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Seattle's bat girl and her mother both survived cancer

SEATTLE -- As part of Major League Baseball's Mother's Day festivities and to raise awareness for the fight against breast cancer, the Mariners named Donna Person-Smith their honorary bat girl and let her throw out the first pitch to Taijaun Walker before Sunday's game.

Three years ago, Person-Smith was diagnosed with breast cancer at the age of 43. A few months later, her mother, Carla Person was diagnosed, too.

With their family and a stadium of sun-drenched fans watching Sunday, both women walked to the mound arm-in-arm before Person-Smith tossed out the first pitch. Person-Smith still takes daily doses of tamoxifen to prevent cancer from returning by blocking estrogen receptors of breast cancer cells.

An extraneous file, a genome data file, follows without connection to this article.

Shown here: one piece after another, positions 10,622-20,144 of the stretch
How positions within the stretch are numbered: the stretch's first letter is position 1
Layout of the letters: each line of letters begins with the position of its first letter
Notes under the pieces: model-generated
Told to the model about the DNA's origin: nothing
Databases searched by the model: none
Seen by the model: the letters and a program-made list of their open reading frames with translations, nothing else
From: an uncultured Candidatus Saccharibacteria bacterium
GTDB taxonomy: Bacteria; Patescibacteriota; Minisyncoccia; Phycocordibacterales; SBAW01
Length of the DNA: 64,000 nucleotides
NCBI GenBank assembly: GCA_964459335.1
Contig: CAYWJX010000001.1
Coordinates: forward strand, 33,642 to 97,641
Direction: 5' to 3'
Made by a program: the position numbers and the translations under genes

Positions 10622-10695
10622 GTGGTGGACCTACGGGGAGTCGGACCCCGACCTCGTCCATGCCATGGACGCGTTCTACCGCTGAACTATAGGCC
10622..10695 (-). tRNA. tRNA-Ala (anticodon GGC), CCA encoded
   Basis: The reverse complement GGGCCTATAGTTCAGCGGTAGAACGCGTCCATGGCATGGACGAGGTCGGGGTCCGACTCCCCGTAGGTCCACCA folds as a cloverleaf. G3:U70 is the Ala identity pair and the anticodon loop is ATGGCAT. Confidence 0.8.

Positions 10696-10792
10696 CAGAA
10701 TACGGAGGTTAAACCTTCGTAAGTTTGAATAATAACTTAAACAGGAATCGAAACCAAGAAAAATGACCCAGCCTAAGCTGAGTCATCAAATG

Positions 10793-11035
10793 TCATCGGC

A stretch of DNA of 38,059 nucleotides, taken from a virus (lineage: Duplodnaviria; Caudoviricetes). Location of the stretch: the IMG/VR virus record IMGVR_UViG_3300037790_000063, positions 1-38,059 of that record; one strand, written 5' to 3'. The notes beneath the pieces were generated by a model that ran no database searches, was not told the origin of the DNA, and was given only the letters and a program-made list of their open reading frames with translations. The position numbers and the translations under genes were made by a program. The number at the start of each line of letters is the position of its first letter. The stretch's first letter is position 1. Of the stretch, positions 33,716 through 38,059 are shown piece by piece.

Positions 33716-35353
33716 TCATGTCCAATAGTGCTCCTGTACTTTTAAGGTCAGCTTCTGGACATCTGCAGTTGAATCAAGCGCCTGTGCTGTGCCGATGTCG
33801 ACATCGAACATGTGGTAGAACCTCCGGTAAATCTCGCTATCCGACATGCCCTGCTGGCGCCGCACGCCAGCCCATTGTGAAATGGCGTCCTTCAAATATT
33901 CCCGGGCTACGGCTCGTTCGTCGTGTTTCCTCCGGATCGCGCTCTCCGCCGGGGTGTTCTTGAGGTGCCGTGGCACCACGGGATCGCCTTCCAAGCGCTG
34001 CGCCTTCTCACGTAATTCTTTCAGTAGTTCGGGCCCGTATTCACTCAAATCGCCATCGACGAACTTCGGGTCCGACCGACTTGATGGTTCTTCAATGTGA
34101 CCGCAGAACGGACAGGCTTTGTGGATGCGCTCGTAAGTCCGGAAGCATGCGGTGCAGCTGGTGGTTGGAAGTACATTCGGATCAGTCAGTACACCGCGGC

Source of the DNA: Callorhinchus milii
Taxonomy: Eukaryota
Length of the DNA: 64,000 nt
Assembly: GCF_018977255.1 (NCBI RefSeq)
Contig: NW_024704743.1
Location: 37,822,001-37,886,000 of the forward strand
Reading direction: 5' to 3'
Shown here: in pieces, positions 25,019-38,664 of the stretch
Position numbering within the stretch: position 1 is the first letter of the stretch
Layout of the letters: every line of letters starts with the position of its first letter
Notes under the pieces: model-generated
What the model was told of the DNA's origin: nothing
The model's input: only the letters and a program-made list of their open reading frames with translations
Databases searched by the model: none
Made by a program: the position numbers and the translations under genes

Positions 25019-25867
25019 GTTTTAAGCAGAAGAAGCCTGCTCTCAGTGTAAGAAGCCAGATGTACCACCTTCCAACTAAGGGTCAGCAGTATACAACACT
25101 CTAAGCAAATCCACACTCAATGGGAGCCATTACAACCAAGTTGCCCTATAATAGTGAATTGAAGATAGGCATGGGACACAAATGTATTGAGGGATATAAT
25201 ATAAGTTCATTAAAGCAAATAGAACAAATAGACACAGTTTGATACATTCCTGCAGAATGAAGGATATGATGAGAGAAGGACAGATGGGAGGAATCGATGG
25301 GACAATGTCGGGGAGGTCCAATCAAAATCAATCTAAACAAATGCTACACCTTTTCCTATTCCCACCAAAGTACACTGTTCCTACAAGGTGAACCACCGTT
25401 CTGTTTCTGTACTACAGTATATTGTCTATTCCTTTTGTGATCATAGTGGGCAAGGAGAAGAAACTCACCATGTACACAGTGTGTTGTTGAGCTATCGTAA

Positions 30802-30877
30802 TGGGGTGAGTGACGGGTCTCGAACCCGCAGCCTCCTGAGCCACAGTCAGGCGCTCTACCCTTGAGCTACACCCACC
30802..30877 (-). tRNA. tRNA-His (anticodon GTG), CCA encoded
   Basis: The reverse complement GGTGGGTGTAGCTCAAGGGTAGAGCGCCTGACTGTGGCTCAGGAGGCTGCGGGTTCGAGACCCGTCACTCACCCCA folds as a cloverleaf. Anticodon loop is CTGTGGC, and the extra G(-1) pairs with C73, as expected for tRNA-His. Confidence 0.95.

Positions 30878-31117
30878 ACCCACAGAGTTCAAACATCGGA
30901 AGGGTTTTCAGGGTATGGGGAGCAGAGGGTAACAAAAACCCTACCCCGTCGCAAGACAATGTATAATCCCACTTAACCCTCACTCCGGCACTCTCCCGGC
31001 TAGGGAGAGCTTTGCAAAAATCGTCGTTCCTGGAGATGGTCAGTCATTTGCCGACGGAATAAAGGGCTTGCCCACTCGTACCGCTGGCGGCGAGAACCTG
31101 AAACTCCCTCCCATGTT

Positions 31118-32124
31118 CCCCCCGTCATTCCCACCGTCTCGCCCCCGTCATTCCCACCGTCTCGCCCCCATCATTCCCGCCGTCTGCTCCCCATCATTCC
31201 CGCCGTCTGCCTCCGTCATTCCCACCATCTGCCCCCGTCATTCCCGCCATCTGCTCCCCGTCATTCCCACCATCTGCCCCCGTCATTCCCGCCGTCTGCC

She said she was fortunate that her cancer was detected while it was still in Stage 1. After a double mastectomy, she's been cancer-free going on three years. Her mother, Carla is cancer-free as well.

"I tell myself that I'm one of the lucky ones," she said. "It's just great to be here today to celebrate this with my mother, but also because we're both breast cancer survivors."

Adam Lewis is an associate reporter for MLB.com. This story was not subject to the approval of Major League Baseball or its clubs.

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